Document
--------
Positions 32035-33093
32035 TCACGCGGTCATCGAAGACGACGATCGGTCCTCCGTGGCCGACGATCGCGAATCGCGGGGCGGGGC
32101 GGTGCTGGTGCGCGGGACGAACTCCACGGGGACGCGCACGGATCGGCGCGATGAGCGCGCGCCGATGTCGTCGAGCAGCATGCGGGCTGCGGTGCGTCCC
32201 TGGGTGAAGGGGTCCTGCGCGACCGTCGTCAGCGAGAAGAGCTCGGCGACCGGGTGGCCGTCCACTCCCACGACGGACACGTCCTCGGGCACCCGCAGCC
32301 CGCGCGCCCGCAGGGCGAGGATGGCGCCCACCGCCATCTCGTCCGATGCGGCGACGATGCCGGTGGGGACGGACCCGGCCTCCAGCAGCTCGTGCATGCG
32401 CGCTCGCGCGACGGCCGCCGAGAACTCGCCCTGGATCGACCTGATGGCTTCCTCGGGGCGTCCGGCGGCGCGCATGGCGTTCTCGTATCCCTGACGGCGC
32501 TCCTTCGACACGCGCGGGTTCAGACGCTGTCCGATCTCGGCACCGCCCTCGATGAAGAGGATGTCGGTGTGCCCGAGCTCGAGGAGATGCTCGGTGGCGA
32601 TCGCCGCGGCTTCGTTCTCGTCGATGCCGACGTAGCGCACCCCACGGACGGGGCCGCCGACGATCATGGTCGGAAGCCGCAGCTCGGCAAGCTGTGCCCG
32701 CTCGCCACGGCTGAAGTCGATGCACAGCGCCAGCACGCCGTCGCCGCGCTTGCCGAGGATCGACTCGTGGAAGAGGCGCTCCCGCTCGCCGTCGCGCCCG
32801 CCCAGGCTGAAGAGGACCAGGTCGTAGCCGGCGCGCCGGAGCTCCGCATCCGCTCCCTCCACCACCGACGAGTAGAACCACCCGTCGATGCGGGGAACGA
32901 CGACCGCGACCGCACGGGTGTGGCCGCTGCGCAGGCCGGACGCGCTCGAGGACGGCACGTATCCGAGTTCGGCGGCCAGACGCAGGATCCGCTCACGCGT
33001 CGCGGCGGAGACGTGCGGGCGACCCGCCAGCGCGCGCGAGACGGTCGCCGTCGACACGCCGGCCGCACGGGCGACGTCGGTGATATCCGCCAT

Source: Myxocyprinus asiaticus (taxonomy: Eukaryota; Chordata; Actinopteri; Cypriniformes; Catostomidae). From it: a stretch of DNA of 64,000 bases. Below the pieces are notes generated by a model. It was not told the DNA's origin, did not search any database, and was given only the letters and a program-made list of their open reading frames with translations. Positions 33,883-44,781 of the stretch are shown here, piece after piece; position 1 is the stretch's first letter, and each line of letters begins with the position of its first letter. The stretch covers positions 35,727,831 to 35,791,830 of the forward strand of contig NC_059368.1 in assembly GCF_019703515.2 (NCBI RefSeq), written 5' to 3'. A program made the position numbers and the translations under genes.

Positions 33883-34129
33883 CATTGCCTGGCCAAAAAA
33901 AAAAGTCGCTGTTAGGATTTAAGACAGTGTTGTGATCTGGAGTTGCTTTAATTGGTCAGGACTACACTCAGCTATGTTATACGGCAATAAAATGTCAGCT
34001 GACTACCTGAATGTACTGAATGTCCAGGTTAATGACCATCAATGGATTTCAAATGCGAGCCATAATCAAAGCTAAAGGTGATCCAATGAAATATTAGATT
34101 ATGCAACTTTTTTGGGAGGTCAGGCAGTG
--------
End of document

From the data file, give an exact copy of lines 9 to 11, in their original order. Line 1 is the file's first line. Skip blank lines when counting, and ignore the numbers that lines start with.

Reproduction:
32701 CTCGCCACGGCTGAAGTCGATGCACAGCGCCAGCACGCCGTCGCCGCGCTTGCCGAGGATCGACTCGTGGAAGAGGCGCTCCCGCTCGCCGTCGCGCCCG
32801 CCCAGGCTGAAGAGGACCAGGTCGTAGCCGGCGCGCCGGAGCTCCGCATCCGCTCCCTCCACCACCGACGAGTAGAACCACCCGTCGATGCGGGGAACGA
32901 CGACCGCGACCGCACGGGTGTGGCCGCTGCGCAGGCCGGACGCGCTCGAGGACGGCACGTATCCGAGTTCGGCGGCCAGACGCAGGATCCGCTCACGCGT